A Summit for the Flyways: our declaration
Yesterday marked the end of a four-day global summit, which brought together key players in bird conservation from across the world to discuss one issue: how to protect migratory birds at every point along their epic journey. Here’s what we decided.
Bird migration is an inspiration to us all: a phenomenon that transcends borders and connects countries thousands of miles apart. The idea that we can look up into the sky and see the very same birds that passed over a completely different continent only a few weeks, or even days, before, widens our horizons and opens our minds. But in traversing great distances, migratory birds encounter great peril, most of it of humanity’s making. Hunting, habitat loss and human structures are ever-present threats along their route. A global phenomenon requires a global solution – and that’s why this week’s Summit for the Flyways came not a moment too soon.
The summit, taking place in Abu Dhabi in the United Arab Emirates from 23-26 April, wasn’t just a meeting for NGOs. In order to create real action, every sector needed to be involved in the conversation. Scientists rubbed shoulders with businesses, policy-makers chatted to donors, and 100 different organisations from 70 countries shared their stories and formed valuable alliances. After an industrious programme of workshops, discussions and information exchange, the outcomes were turned into practical next steps for the future.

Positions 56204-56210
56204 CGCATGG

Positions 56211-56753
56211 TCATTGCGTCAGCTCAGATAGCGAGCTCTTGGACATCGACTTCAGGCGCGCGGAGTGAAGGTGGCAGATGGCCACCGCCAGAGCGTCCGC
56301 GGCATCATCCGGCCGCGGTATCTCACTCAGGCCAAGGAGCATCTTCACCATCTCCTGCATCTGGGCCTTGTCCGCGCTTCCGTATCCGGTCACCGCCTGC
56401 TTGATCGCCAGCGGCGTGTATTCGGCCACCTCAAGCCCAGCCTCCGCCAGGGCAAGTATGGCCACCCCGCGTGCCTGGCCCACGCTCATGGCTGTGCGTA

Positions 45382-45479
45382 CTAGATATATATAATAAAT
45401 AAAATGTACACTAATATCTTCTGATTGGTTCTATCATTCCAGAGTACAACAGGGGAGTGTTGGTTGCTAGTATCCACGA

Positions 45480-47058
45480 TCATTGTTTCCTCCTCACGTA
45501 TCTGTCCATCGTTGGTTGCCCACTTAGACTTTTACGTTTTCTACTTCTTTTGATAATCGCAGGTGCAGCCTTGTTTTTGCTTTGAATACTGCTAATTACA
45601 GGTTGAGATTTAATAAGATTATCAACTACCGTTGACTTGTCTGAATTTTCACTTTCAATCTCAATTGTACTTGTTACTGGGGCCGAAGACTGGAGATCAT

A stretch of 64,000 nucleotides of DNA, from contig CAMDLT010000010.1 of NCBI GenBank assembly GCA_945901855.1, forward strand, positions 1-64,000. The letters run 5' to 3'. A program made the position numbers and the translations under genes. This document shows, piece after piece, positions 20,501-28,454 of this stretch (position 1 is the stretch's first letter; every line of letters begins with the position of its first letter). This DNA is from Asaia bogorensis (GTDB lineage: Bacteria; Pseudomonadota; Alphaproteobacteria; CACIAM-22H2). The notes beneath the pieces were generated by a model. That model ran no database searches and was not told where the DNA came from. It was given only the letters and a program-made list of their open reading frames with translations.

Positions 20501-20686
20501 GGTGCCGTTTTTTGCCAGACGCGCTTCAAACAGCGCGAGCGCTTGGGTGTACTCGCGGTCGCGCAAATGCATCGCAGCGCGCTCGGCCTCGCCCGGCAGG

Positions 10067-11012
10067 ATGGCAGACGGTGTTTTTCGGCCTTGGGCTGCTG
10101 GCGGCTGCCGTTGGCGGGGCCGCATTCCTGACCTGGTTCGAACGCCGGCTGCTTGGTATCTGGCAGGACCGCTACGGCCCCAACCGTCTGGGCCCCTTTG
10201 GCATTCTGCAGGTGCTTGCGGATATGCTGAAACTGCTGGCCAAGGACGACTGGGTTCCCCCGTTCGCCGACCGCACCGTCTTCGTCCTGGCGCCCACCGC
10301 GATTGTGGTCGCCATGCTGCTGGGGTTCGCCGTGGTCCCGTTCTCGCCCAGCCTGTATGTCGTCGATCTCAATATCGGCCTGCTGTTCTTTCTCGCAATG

Several overall themes made themselves apparent: in order to execute these plans successfully, conservation needs to involve local people on the ground. We need to act fast and get our priorities accepted by policy and law. And above all, like the birds that link our countries together, we need to stay connected.
Here is our official declaration, outlining how we plan to tackle each of the key threats to migratory birds.
Declaration of the Global Flyways Summit: Connecting Nature, Connecting People
Abu Dhabi, United Arab Emirates, 26 April 2018
“If you take care of birds, you take care of most of the environmental problems in the world.” – Thomas Lovejoy, eminent Biologist and inventor of the term "Biodiversity"